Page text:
A renewed hope

10 Jan 2021 by Richie Dulin in: Sermons

Welcome to the church

Hymn: God has spoken by his prophets

Opening Prayers

Call to worship and welcome

A voice cries out:
“In the wilderness prepare the way of the Lord, make straight in the desert a highway for our God.
Every valley shall be lifted up, and every mountain and hill be made low;
the uneven ground shall become level,
    and the rough places a plain.
Then the glory of the Lord shall be revealed,
    and all people shall see it together,
    for the mouth of the Lord has spoken.”

(Isaiah 40: 3-5) 

Welcome to worship!

It has been a strange week. We have seen further Covid outbreaks in this country, we have seen Covid disaster in the UK and we have seen civil unrest in America.

It is scary: But we know the renewed hope that Jesus brought into the world. The prophet Isaiah tells us that those who hope in the Lord will renew their strength. They will soar on wings like eagles; they will run and not grow weary, they will walk and not be faint. 

Throughout the ages God has always spoken to his people, and he continues to speak to us today.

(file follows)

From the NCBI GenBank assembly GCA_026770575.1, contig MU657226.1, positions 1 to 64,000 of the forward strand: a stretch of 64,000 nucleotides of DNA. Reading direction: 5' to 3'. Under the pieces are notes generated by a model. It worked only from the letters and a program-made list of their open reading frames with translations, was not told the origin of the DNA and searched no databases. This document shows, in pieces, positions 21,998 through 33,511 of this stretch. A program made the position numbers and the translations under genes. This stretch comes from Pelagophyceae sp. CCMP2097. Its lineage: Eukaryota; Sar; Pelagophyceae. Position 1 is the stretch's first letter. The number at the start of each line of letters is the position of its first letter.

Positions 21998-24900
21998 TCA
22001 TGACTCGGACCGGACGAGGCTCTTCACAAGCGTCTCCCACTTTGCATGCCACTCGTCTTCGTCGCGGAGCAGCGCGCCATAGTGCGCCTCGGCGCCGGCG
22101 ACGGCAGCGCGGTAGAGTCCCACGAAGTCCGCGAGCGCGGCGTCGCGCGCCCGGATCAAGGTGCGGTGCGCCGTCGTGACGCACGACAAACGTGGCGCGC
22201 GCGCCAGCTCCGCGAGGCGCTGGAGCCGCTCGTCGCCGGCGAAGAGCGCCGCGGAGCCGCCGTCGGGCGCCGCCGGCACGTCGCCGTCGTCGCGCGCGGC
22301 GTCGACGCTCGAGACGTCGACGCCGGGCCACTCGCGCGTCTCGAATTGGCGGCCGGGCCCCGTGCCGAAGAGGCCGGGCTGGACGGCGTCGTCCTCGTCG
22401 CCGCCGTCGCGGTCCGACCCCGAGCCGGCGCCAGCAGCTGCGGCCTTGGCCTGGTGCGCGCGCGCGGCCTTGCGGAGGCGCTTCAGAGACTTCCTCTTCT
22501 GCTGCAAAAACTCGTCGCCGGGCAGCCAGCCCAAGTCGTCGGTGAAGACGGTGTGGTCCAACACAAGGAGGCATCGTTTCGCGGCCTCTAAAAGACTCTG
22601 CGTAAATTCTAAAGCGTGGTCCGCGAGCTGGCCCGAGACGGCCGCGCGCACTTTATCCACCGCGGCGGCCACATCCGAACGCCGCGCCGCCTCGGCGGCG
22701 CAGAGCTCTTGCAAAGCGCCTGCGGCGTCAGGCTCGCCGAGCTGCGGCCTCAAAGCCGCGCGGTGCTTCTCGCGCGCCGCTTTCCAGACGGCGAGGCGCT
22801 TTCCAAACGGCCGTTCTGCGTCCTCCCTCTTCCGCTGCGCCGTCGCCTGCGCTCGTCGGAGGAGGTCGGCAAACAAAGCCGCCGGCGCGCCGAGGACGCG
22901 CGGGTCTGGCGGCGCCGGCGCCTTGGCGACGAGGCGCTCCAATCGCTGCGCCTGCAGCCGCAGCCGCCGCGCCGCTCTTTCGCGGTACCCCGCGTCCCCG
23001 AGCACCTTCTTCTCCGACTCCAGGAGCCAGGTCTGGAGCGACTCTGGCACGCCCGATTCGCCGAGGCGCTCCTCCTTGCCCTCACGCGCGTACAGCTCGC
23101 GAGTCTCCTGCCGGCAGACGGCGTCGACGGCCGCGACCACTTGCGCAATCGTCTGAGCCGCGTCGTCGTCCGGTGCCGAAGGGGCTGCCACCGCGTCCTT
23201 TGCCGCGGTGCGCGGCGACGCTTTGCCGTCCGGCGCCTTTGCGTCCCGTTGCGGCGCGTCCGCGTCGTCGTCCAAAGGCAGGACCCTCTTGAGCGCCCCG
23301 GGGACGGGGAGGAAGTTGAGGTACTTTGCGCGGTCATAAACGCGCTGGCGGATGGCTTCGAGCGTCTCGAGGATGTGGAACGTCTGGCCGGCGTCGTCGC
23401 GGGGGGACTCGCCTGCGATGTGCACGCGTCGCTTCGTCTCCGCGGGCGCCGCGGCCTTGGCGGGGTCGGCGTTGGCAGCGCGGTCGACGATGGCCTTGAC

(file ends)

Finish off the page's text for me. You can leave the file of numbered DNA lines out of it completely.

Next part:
Let us pray: 

Prayers of adoration and confession

Eternal God, it was your Spirit, hovering over the waters at the dawning of that first day.
It was your voice echoing through the darkness, which brought forth light. 

Eternal God, it was your love that birthed humankind, and placed them in a garden.
It was your hand that helped them to their feet, each time they fell. 

Eternal God, it was your prophets who spoke your word, to generation after generation. 

Eternal God, it was your Son who took his place with those he came to save, and in his life and death showed the depth of love that will not let us go. 

Eternal God,
It is your love enfolds us, and your spirit that fills us.
It is your sunrise that wakes us, and your sunset that amazes us.
It is your promise that sustains us, and your power that upholds us,
It is your patience that humbles us, and your touch that heals and comforts us, 

Eternal God,
You have always loved us, and by grace you have saved us.
And today, as always, we praise your holy name, and give you the glory: Father, Son and Holy Spirit.


And as we praise God, we realise how much we fall short of his glory, 

And so, trusting in God’s promises to us, we pray together:
Most merciful God,
we confess that we have sinned against you
in thought, word, and deed,
by what we have done,
and by what we have left undone.
We have not loved you with our whole heart;
we have not loved our neighbours as ourselves.